2024 Volume 13 Issue 2
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Antiplatelet Therapy and Kidney Function in Non-Dialysis Chronic Kidney Disease: A Two-Centre Observational Study in Nigeria


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  1. Division of Nephrology and Hypertension, Department of Internal Medicine, Bowen University/Bowen University Teaching Hospital, Ogbomosho, Nigeria.
  2. Division of Nephrology and Hypertension, Department of Internal Medicine, Ben Carson (Snr) School of Medicine, Babcock University/Babcock University Teaching Hospital, Ilishan-Remo, Nigeria.
  3. Renal Unit, UniOsun Teaching Hospital, Oshogbo, Department of Medicine, College of Health Sciences, Osun State University, Oshogbo, Nigeria.
  4. Department of Haematology and Blood Transfusion, Ben Carson (Snr) School of Medicine, Babcock University/Babcock University Teaching Hospital, Ilishan-Remo, Nigeria.
  5. Division of Nephrology and Hypertension, Department of Internal Medicine, LAUTECH Teaching Hospital, Ogbomosho, Nigeria.
  6. Division of Morbid Anatomy and Histopathology, Department of Pathology, Faculty of Clinical Sciences, Bowen University/Bowen University Teaching Hospital, Ogbomosho, Nigeria.
Abstract

Antiplatelet therapy used in preventing cardiovascular events in chronic kidney disease may be associated with higher risks of bleeding, low efficacy from fewer occlusive atherosclerotic disease), attenuation of the inflammatory process, and changes in the haemogram. We prospectively determined the kidney function, the haemogram, and the lipid profile of participants with and without antiplatelet therapy. The population with a mean age of 69.21 ± 11.73 years, had more women (65.88%), p=0.001. Participants' age was positively correlated with the CKD stage, p<0.001. Bleeding was more common with clopidogrel than aspirin and, less common with advancing CKD. Cardiovascular events were more common in CKD stage 5. The men had higher eGFR but lower platelet count and platelet neutrophil ratio (PNR) than the women, p=0.004, p<0.001, and p<0.001 respectively. The eGFR, bicarbonate, and HDL cholesterol were higher with versus without antiplatelets, p=0.04, p<0.001, and p=0.001 respectively. The platelet count and PNR were higher with antiplatelet therapy and with higher CKD stage, p<0.001 and p<0.001 and, p<0.001 and p<0.001 respectively. Higher platelet count (OR-0.410, 95% CI-0.02-1.04), lower uric acid levels (OR-0.550, 95% CI-0.271-0.948), higher HDL-C (OR-0.486, 95% CI-0.093-1.013), lower LDL-C (OR-0.572, 95% CI-0.082-1.002) and lower triglycerides (OR-1.274, 95% CI-0.755-1.493) were independently associated with antiplatelet therapy. The benefits of antiplatelet therapy in CKD are anchored on its anti-inflammatory, lipid-lowering, and kidney function-improving effects, these synergistically lead to lower cardiovascular events. The increased risk and consequences of bleeding, and reductions in leucocytes and erythrocytes population should be borne in mind to prevent heightening morbidity and mortality rates.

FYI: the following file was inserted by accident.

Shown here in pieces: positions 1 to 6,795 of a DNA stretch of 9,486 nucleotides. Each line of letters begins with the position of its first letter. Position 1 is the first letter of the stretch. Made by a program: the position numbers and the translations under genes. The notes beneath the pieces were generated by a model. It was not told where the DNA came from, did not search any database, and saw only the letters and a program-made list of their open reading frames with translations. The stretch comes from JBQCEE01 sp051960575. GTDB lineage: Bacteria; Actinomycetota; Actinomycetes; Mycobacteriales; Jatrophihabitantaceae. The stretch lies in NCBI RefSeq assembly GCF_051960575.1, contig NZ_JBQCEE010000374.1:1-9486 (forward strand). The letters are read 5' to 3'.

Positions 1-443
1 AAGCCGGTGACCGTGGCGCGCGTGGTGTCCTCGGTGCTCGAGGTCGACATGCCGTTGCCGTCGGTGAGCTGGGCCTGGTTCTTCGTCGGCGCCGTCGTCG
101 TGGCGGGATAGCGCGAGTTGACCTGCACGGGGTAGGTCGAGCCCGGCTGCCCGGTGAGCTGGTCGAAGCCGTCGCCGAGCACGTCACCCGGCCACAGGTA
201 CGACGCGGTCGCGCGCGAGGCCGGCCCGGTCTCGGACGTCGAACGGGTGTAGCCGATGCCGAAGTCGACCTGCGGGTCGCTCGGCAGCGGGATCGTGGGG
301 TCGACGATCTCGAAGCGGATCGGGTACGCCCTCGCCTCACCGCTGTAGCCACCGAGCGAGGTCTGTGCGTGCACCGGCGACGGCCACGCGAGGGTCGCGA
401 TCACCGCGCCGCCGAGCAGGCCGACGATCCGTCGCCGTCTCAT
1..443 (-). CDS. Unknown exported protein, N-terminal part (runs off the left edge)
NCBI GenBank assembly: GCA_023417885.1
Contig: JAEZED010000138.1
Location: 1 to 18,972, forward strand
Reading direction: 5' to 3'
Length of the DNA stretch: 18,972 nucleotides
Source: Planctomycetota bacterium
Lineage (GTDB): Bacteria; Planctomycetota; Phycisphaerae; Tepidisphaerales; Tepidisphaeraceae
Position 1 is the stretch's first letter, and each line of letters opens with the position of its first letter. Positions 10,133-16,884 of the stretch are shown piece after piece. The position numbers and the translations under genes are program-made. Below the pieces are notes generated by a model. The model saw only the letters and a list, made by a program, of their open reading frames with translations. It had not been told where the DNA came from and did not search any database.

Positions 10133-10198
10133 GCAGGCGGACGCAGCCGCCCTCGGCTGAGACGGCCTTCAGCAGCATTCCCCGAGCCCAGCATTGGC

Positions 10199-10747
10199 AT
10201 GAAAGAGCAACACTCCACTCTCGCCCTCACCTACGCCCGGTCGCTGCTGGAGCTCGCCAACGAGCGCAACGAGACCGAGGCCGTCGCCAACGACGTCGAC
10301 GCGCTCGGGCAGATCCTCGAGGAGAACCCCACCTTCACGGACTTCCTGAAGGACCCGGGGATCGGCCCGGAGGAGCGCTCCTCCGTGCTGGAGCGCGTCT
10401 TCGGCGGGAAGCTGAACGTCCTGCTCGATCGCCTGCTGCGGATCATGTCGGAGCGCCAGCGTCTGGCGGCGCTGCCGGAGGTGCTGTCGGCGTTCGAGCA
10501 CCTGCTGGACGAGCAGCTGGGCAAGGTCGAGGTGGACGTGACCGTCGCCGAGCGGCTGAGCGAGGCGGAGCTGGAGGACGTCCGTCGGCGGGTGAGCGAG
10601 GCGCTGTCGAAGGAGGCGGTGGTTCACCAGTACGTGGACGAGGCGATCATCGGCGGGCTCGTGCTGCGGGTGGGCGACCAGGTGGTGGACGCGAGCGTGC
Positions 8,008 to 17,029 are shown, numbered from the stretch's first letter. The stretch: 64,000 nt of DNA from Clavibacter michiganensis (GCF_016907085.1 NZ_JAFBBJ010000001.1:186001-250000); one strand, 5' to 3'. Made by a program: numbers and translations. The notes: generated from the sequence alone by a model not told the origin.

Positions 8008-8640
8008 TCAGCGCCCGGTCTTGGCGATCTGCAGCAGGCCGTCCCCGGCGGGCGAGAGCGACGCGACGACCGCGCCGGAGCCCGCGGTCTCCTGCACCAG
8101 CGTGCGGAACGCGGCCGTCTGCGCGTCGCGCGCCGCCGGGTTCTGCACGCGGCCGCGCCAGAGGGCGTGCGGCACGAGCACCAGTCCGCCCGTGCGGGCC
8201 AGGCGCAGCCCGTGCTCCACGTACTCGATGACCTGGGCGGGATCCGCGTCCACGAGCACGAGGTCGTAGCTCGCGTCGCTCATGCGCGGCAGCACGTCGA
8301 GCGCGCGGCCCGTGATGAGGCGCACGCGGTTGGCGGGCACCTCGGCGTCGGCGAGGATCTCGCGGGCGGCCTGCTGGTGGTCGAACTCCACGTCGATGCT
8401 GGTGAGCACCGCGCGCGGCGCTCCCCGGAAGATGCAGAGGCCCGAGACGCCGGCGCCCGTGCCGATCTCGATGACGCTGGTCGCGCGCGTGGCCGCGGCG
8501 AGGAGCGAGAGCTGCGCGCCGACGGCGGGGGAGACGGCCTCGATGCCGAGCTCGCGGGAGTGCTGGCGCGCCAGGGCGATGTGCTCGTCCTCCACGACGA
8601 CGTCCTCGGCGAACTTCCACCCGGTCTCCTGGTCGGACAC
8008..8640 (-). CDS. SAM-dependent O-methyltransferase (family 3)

How to cite this article
Vancouver
Uduagbamen PK, Bamikefa TA, Oyelese AT, O SA, Ano-Edward GH, Adeleke AA, et al. Antiplatelet Therapy and Kidney Function in Non-Dialysis Chronic Kidney Disease: A Two-Centre Observational Study in Nigeria. Int J Pharm Res Allied Sci. 2024;13(2):86-96. https://doi.org/10.51847/EbWPUU4ekG
APA
Uduagbamen, P. K., Bamikefa, T. A., Oyelese, A. T., O, S. A., Ano-Edward, G. H., Adeleke, A. A., Odafen, O. P., Siden, D. O., Tijani, O. E., Iwuh, D., et al. (2024). Antiplatelet Therapy and Kidney Function in Non-Dialysis Chronic Kidney Disease: A Two-Centre Observational Study in Nigeria. International Journal of Pharmaceutical Research and Allied Sciences, 13(2), 86-96. https://doi.org/10.51847/EbWPUU4ekG
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